Michael Lauchlan

Give or Take

 “habit”–from Proto-Indo-European root meaning “to give or receive”[and often] “to hold”—                                                         Etymonline

I inhabit a body unruly and dreams
incontinent and a continent torn

by hands gripping gunstocks
hands taking what they can
even the dirt    especially dirt

In “habit” a hint of forgiveness

and also munitions      from habits
always new sparks kindle
flames begetting a whirl

Raised by women wearing wimples
their faces framed       hair

tucked back     eyes maternal
or younger and sparking         irresistible—

I inhabited Highland Park
nestled on Twelfth Street

I might say the fire was lit
in 1967 just
south of our little school

but that’s not quite right

Fire began when the Klan
took over the west side

of Detroit in the twenties
when Coughlin blamed the Jews       

when gangs wielded tire irons
and rifles and rumors
in ‘43               Fire began

way before that           In habit
always a lacerated hand


Not by Ice

Notice, you ask in your stunning way,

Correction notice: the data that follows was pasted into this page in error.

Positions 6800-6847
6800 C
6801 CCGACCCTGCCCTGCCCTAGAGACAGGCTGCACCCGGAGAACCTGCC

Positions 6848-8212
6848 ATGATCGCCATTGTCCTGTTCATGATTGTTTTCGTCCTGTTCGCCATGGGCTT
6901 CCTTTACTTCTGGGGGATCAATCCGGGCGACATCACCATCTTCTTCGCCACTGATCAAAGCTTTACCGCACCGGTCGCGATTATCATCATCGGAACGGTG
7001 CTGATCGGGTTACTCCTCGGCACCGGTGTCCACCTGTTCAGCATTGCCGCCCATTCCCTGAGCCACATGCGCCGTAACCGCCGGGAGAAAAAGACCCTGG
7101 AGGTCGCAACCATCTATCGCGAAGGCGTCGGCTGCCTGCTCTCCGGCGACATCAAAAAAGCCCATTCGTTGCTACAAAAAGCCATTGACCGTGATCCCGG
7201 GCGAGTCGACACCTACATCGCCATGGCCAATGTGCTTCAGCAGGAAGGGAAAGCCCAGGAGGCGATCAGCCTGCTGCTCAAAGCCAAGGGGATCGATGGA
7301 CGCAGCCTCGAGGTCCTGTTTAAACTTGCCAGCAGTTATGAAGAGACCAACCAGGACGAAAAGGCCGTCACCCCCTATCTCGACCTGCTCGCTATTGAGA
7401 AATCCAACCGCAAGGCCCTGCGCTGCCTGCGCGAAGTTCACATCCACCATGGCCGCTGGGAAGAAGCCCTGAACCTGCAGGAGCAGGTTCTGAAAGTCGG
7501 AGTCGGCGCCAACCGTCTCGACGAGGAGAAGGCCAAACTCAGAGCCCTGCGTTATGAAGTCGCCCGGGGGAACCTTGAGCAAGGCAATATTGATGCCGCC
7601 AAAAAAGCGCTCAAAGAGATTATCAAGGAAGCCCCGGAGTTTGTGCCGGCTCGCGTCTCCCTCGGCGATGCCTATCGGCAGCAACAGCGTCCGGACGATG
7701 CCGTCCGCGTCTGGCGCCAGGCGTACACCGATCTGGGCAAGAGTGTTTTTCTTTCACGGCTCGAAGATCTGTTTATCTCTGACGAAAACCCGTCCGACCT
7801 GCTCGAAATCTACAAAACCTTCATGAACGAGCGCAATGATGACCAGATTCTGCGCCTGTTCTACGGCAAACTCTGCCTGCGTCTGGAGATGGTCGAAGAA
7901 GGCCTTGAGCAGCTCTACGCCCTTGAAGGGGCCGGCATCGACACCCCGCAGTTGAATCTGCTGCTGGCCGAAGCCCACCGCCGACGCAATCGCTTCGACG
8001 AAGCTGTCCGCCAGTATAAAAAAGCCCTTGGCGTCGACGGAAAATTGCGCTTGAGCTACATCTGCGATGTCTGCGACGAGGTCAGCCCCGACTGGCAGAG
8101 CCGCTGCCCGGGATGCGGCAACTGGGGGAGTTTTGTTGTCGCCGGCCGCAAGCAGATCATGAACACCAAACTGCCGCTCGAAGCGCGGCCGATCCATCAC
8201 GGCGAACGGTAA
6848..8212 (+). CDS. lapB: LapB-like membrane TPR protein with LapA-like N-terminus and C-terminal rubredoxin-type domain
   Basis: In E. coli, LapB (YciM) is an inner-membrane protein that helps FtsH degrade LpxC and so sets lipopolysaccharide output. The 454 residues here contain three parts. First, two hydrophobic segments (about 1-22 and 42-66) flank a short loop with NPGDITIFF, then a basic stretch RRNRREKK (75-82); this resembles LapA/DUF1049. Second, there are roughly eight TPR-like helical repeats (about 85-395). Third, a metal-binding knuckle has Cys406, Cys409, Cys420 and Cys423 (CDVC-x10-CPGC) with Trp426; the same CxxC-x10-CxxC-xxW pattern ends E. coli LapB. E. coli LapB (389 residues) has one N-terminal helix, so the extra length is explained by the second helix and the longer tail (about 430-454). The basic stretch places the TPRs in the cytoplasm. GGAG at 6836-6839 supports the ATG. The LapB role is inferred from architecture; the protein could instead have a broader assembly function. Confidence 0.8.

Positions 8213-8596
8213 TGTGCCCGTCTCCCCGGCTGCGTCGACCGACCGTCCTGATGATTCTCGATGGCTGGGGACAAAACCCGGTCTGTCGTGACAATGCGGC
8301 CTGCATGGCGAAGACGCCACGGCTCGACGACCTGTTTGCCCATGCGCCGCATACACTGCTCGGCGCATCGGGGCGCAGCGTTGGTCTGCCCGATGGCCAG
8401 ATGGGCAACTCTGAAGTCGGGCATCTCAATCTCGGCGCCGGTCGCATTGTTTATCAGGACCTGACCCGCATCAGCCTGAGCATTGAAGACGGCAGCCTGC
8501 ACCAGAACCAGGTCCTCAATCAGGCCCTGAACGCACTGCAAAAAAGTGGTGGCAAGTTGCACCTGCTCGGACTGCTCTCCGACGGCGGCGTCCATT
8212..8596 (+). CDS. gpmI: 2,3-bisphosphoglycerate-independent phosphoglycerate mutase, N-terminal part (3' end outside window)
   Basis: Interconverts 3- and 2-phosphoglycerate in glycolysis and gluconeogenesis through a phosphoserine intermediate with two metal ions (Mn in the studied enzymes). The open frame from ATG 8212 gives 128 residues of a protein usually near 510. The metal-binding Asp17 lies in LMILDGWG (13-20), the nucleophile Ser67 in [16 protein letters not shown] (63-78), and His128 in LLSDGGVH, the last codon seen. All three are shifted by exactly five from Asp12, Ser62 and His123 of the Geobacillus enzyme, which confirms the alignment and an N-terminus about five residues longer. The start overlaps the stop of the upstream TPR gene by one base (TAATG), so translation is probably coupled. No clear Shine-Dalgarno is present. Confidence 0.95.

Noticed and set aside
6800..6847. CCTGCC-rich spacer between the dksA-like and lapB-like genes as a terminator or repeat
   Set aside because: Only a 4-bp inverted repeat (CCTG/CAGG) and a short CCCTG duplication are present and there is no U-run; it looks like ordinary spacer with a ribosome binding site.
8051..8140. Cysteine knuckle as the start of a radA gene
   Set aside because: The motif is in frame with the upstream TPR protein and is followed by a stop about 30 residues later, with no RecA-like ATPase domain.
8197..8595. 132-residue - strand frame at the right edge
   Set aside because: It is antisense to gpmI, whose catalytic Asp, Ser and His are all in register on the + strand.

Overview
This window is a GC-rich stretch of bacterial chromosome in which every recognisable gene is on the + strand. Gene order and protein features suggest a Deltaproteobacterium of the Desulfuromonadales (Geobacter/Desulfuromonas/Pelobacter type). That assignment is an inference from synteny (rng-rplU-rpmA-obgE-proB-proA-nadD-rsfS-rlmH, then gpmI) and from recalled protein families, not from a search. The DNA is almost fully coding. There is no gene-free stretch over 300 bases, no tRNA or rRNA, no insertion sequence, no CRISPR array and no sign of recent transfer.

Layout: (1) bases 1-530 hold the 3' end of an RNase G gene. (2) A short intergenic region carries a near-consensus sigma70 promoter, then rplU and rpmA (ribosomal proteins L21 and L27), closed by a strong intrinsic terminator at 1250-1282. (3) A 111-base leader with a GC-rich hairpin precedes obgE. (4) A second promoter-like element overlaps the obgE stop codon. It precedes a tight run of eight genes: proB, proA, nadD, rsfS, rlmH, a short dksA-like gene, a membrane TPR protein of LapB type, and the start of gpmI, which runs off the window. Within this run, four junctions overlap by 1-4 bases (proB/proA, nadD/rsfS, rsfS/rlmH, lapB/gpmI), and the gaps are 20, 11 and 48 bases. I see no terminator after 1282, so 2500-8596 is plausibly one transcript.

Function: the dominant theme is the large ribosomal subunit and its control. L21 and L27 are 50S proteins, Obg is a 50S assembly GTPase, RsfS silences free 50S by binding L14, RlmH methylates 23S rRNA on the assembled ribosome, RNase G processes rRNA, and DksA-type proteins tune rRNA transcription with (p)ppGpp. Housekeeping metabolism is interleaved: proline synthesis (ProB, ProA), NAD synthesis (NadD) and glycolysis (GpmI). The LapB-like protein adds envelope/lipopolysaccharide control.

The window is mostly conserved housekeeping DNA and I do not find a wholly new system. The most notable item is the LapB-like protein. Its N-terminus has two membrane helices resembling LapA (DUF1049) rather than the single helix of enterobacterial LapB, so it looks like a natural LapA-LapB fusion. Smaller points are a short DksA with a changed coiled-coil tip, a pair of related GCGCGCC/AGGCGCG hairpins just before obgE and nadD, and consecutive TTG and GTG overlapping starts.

pointing at a shape the fire has cut

in a night that hangs just above its pit.
But how to translate a tongue of flame

to the combustible page and how,
in the midst of drama, to not pretend

that what’s burning is more than coals,
that smoke rises to praise or appease

gods we can’t remember or name,
that smoke suggests our souls, soon
departed, or the exhalation of a regime’s

last breath. How to see only a fugue–
heat and time and air offering up a dance
as lithe and vaulting quick as death.

Michael Lauchlan                           

Michael Lauchlan has contributed to many publications, including New England Review, Virginia Quarterly Review, The North American Review, Nimrod, Sugar House Review, Louisville Review, Poet Lore, Southern Poetry Review, and Poetry Ireland. His most recent collection is Trumbull Ave., from WSU Press (2015).